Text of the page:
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China set to finance Guinean infrastructure

A Chinese investment fund is preparing to enter a joint venture with the military-backed government of Guinea in West Africa in which it will provide up to $7bn of financing for infrastructure projects in return for oil and mineral stakes, according to a report in the Financial Times.

A Chinese investment fund is on the verge of investing billions of dollars in infrastructure projects in Guinea, according to the Financial Times.

Citing Guinea’s minister of mines Mohamed Thiam, the newspaper said the African country’s military-backed government is in discussions with China regarding a deal which would see it provide up to $7 billion for infrastructure development in Guinea in return for claims to mineral projects and oil prospects.

It said the China International Fund would provide backing for projects ranging from power stations to the establishment of a new airline. The Guinea Development Corporation will be 75 percent owned by the Chinese fund. It will be based in Singapore and will carry out a range of infrastructure projects, including those in the transport, energy and water sectors.

Captain Moussa
Dadis Camara

The Hong Kong-based China International Fund has also reportedly signed a memorandum of understanding with the Guinean government and Angolan state-owned oil firm Sonangol, to search for oil in the country. The fund would also become involved in mining projects. Guinea is located on Africa’s west coast south of Mali and possesses the largest deposits of the mineral bauxite in the world in addition to sizeable gold, diamond and uranium resources.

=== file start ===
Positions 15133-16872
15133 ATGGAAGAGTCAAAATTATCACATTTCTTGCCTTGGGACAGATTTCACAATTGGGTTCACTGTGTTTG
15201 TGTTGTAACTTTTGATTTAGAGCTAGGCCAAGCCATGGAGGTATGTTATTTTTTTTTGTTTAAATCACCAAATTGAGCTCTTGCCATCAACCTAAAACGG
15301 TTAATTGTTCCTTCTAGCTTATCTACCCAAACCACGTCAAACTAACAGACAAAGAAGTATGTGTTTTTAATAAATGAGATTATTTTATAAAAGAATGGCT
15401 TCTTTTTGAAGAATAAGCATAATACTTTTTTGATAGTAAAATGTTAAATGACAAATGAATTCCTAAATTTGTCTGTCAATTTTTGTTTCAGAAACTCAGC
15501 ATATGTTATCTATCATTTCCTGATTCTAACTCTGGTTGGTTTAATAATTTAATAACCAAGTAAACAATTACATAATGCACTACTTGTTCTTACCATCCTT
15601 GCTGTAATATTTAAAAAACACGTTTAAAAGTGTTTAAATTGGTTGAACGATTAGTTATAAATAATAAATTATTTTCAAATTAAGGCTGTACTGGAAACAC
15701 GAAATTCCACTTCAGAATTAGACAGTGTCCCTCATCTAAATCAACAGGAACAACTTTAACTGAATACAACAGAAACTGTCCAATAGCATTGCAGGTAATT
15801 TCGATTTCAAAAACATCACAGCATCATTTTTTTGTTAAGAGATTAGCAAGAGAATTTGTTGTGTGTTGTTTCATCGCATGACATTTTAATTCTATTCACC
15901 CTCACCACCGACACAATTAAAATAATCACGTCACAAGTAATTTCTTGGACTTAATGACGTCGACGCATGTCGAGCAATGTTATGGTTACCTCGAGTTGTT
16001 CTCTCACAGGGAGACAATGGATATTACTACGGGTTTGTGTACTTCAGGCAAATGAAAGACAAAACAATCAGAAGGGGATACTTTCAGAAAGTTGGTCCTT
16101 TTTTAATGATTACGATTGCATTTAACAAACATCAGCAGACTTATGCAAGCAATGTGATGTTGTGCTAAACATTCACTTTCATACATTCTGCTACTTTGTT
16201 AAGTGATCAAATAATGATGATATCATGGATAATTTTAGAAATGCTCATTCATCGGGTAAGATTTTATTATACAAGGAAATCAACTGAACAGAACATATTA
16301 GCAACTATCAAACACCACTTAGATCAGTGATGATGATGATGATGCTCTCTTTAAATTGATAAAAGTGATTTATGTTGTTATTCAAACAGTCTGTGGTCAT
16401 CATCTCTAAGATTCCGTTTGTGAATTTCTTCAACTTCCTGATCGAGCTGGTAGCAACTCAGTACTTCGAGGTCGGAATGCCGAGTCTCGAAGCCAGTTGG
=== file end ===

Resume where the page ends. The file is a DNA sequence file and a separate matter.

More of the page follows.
Angola and the Democratic Republic of Congo have also recently signed similar agreements with China, exchanging stakes in oil and mineral reserves for financing for infrastructure projects, the FT said.

However, the reported Chinese investment has faced stern criticism, with the $7 billion figure put forward more than double Guinea’s GDP of $3 billion: “You are talking thousands of kilometres of highway and road without seeing that our economy cannot maintain such infrastructure,” opposition leader Sidya Touré was quoted as saying in the paper.

Guinea, led by self-appointed head of state Captain Moussa Dadis Camara, could face heavy trade sanctions after violent crackdowns on anti-government protests last month in which 150 people were reportedly killed. Elections in the country are scheduled to take place in January.